“Do not be like the horses or the mule,
which have no understanding” Psalm 37:9
The University of Kansas Natural History Museum, Lawrence, Kansas, is, at least temporarily, the final hitching post for Comanche, a horse who, for decades, may have been America’s most revered and certainly was most recognized steed, despite being dead.
What fresh troops discovered once the dust settled at the scene of the famous 1876 Battle of the Little Big Horn was 200 of Custer’s men dead, and one horse, Comanche, still alive, a fourteen-year-old buckskin gelding injured and therefore not hustled off after the battle as so many others were by the conquering tribes.
I’m not sure anyone ever thought of disposing of the injured animal—perhaps not. Whether or not he could ever run again, Comanche was simply too stark a symbol. So he was taken to
Riley, where he died, and was lovingly
stuffed by the best taxidermist in Kansas,
an employee of the museum where Comanche still (after a fashion) stands.
Thousands filed past him (his upright remains anyway) at the 1893 Columbian Exposition in Chicago. Rumor had it that Comanche was General George Armstrong Custer’s own mount (not true). Custer’s favorite horse, Vic, either died on the hill where Custer himself did, or else was snatched up by the conquering foe. Among Native Americans, legend has it that a Santee Sioux named Grey Earth Track ended up with Vic, a thoroughbred, after the battle.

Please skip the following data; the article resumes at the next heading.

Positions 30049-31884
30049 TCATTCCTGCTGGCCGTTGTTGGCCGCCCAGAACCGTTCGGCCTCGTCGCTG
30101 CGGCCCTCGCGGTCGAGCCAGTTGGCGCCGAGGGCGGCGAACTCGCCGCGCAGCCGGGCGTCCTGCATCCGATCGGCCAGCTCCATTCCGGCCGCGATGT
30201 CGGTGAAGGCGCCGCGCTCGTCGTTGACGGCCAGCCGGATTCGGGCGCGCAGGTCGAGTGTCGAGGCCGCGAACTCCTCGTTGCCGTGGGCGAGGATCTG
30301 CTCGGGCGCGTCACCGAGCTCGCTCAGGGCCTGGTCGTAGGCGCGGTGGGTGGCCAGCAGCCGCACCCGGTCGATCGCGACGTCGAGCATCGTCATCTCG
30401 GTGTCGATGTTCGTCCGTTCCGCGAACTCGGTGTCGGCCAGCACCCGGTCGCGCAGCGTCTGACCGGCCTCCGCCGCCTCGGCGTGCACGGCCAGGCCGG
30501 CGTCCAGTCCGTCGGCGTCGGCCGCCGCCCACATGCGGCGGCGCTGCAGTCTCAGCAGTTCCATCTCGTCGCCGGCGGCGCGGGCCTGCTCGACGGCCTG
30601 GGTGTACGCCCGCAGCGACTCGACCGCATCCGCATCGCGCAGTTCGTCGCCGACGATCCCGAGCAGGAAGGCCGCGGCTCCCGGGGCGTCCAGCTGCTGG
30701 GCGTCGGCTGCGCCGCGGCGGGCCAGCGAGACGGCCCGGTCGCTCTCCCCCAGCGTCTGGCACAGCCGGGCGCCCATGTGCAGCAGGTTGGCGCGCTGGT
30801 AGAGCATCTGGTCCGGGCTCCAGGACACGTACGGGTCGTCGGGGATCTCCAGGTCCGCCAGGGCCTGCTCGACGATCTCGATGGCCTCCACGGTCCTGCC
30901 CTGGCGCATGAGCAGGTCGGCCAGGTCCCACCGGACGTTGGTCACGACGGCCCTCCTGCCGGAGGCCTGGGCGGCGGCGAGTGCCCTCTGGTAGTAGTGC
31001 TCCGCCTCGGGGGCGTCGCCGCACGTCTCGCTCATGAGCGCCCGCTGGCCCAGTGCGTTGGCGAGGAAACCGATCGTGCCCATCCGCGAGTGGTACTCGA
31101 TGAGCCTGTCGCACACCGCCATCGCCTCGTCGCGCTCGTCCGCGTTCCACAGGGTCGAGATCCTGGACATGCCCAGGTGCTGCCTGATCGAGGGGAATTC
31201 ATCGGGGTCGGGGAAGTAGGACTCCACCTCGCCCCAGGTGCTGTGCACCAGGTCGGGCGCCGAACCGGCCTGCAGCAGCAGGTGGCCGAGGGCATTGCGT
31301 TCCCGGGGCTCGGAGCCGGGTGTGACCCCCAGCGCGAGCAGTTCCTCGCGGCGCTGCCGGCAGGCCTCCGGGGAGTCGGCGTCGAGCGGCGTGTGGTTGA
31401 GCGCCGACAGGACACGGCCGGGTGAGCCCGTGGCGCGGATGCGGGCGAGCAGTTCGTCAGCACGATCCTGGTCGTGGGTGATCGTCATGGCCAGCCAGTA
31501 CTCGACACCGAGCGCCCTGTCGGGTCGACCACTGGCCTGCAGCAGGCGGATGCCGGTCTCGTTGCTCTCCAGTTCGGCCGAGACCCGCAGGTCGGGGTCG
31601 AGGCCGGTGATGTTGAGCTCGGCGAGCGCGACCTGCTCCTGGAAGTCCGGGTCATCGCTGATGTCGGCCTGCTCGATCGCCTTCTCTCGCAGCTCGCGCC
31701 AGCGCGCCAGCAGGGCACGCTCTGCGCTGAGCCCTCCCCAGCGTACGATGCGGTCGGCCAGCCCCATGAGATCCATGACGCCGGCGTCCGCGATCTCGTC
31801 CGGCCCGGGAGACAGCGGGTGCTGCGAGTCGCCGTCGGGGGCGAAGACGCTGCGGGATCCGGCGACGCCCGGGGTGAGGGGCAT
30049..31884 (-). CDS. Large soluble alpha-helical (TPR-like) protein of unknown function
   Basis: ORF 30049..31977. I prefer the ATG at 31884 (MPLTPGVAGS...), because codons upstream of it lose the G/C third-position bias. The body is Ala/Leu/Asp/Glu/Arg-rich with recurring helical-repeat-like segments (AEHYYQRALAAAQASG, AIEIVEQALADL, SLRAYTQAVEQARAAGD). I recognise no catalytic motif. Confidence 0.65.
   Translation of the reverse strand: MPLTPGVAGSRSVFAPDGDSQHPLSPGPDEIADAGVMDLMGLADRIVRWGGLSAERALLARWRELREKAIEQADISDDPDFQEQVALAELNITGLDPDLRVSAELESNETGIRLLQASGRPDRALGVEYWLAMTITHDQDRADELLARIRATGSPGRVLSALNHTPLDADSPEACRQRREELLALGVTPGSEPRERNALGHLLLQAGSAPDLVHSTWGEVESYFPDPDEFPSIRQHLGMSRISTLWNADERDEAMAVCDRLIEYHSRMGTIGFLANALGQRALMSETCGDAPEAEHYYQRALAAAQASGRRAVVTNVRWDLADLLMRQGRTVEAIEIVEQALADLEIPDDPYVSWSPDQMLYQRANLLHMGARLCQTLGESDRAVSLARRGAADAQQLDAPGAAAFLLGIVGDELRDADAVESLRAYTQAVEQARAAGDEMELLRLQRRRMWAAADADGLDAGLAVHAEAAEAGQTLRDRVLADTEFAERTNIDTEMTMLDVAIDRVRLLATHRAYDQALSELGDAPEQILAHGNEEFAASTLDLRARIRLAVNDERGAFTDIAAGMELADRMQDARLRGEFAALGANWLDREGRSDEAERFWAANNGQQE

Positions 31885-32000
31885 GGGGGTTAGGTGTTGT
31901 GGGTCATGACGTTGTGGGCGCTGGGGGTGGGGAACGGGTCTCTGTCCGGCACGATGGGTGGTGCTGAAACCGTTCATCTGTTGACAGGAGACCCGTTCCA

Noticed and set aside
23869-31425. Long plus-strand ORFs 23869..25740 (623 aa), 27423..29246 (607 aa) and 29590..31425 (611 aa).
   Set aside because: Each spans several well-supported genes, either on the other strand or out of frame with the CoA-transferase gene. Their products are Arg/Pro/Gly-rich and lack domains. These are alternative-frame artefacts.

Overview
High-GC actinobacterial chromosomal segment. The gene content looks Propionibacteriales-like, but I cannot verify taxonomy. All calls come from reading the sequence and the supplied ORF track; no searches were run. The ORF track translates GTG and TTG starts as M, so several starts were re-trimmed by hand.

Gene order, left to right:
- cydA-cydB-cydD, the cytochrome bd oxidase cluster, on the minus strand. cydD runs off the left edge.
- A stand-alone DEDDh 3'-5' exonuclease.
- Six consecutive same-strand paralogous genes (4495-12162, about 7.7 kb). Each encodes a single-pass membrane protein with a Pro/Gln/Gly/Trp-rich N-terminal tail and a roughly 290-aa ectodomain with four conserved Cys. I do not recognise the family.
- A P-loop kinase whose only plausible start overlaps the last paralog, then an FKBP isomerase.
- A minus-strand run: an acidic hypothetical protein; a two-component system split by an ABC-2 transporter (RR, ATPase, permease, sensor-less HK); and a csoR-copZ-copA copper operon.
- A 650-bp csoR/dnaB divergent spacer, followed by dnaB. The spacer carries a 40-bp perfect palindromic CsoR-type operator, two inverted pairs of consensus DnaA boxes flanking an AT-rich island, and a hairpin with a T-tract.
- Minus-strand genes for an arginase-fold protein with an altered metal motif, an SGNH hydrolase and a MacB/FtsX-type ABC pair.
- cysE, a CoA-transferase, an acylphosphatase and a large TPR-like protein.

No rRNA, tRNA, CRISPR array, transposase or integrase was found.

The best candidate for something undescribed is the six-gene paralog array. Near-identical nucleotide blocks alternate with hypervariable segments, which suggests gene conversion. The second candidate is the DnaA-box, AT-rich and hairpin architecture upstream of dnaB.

Should you care to visit Comanche, you’ll find him enclosed in glass and wearing his cavalry blanket and saddle. In the century which has passed since the Columbian Exposition, visitors have dwindled to a trickle, I suppose. So it goes with legends. The case once had a brass plaque proclaiming “Sole survivor of the Battle of Little Big Horn.” In the Sixties it was, quite thoughtfully, removed at the request of Native Americans.
That Comanche is still standing is understandable, given his legendary status—Custer’s own mount, and the only thing living at Little Big Horn. He remains, I’d say, a symbol of the rough-hewn history of the American West, and he is what he was—a horse. For more than a century, no animal was as significant to life on the
Great Plains as the
horse—to the Sioux, to the cavalry, to the settlers.
King David had no idea that the horse would be as important to American culture as it was, historically. Warring tribes he knew, but he had no notion of Sitting Bull or
South Dakota. Maybe we shouldn’t indict him for so
unequally yoking the horse and mule in verse nine. To old-timers who remember farming pre-John
Deere, horses still hold special favor, after all.
I’m missing the point, of course. Verse nine isn’t about horses; it’s about us, and animals, and what separates us—human understanding. We’ve got it, and they don’t, despite our nostalgia, our tributes, and two or three centuries of
What makes us human—among other things—is understanding, the ability to think through our own actions. What’s at stake is wisdom, not horse sense. We’ve got to use it, but what the verse suggests is that too often we don’t.
Custer didn’t. But he’s not the only one. All too often, neither do we.
And that’s the point exactly.